Calcium: The New Guidelines

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A specially constituted expert panel recently re-evaluated calcium intake based on new scientific date. This new report advised a change to adequate intake (A1) values rather than the more familiar Recommended Dietary Allowance (RDA). The A1 proposal was an attempt to move away from guidelines developed to prevent deficiency diseases and to move towards guidelines promoting overall health and prevention of chronic disease. The basis of the A1 guidelines was the level of intake in order to have adequate calcium retention in bone.


calcium

KEY POINTS ABOUT CALCIUM INTAKE :
  • Supplementation may be necessary to achieve A1 guidelines.
  • Calcium supplements should be taken with meals since increased gastric acid production with meals improves absorption.
  • Absorption is more reliable, if calcium tablets are chewed.
  • No more than 500 mg of elemental calcium should be taken at a time since excess calcium may not be absorbed sufficiently.
  • Calcium should not be taken at the same time as iron supplements. Since the absorption of both calcium and iron may be adversely affected.
  • There is no compelling evidence of the need to take magnesium or phosphate with calcium, or any other form of calcium other than carbonate or citrate.
  • Certain preparations of calcium (e.g. bone, meal and dolomite) can have significant contamination with lead and other heavy metals. However, most commercial calcium preparations are tested to ensure they do not contain significant contamination.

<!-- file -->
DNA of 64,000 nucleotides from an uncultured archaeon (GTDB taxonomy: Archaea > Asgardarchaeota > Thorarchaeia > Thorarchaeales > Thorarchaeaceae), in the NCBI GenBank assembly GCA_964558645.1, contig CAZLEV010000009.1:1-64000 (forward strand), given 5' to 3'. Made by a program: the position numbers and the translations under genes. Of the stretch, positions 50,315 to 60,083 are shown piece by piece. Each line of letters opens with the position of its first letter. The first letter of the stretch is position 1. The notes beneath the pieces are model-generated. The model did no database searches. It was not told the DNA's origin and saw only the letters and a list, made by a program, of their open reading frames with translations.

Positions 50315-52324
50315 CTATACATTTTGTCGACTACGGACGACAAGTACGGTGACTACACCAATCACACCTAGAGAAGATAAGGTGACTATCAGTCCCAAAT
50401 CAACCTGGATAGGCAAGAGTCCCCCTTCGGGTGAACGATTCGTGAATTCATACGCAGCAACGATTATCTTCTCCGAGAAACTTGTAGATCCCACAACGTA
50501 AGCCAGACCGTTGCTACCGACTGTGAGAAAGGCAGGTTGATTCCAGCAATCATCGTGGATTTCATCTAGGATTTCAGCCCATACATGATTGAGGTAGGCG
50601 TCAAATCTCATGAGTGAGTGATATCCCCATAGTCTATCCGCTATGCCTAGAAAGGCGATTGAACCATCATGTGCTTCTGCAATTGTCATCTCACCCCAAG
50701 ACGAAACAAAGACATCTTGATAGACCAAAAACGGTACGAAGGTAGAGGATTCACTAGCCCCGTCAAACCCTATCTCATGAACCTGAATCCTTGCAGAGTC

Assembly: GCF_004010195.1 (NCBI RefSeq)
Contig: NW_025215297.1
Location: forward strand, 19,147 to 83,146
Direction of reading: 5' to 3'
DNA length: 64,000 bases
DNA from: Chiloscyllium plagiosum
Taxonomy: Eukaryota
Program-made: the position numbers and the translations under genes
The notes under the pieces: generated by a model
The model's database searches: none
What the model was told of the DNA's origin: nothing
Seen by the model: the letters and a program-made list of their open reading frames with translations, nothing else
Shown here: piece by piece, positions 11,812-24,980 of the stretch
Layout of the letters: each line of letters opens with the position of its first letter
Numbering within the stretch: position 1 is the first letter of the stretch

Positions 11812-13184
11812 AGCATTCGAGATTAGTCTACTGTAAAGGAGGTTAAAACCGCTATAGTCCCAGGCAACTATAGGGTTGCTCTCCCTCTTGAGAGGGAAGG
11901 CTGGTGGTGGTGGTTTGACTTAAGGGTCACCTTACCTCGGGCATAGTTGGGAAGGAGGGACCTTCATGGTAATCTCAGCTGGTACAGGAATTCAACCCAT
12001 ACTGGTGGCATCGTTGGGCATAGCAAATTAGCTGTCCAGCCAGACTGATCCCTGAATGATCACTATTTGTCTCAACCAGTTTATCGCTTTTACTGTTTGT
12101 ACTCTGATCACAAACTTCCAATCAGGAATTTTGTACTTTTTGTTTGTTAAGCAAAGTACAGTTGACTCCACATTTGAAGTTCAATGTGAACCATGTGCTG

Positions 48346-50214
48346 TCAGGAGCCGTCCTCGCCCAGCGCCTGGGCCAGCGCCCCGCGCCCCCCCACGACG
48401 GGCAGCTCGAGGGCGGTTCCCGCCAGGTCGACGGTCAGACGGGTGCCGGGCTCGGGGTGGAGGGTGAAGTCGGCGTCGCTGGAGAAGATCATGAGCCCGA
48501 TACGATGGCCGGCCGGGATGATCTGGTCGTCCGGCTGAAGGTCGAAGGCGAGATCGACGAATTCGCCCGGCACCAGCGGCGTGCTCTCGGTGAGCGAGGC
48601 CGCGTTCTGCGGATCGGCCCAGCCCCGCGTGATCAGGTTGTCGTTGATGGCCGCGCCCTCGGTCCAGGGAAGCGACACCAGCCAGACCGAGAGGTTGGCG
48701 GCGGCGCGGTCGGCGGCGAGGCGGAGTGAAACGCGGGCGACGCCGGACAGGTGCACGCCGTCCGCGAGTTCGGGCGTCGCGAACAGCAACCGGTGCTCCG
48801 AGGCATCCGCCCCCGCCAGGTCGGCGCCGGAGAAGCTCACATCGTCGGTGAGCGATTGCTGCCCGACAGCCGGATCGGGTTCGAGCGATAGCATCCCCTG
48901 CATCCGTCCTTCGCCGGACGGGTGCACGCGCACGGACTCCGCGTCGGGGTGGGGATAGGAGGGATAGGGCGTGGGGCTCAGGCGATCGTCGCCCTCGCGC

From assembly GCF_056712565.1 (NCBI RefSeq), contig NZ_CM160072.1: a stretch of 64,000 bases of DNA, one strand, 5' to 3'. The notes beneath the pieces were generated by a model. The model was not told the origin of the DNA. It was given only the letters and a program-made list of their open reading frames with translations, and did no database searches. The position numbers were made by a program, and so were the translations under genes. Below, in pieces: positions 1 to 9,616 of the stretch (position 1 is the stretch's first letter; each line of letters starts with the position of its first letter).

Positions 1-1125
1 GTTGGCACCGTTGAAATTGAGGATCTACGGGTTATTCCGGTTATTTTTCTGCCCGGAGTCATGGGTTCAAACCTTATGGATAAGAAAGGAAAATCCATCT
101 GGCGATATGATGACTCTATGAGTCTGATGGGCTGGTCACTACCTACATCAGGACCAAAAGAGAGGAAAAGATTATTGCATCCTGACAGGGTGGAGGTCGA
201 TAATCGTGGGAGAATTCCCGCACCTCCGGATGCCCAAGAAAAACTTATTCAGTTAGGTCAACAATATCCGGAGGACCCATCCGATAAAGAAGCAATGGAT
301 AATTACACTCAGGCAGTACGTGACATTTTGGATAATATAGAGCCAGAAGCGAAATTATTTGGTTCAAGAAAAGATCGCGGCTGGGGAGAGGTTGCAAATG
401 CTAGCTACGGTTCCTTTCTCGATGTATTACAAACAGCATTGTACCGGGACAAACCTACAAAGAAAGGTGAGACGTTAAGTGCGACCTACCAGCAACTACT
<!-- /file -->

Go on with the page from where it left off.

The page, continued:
calcium

  • Some recent studies using calcium citrate have shown biochemical effects that suggest calcium may reduce some of the path-Physiological changes that age-related bone loss causes in elderly women.
  • NEW CALCIUM REQUIREMENTS- 1997 ADEQUATE INTAKE (A)
AGE DAILY M. GRAM (MG) LEVEL
14-18 years 1300
19-30 years 1000
31-50 years 1000
51-70 years 1200
Pregnant/lactating women:
Less than 18 years
1300
Pregnant/lactating women
19-50 years
1000

Monitoring the patient’s response to therapy. While low bone mass is the best predictor of fracture risk, treatment decisions should be based on clinical evaluation, including risk factors, as well as BMD. Physical examination should include a measure of height in comparison to tallest remembered height. A loss of greater than 1.5 inches suggests silent compression fractures. Laboratory tests should include CBC, SMAC-20, ESR, and TSH. X-rays should be considered if the patient has back pain and/or height loss of greater than 1.5 inches.

calcium



For a clear understanding of calcium sources and its role in the body log to:
www.womenfitness.net/programs/nutrition



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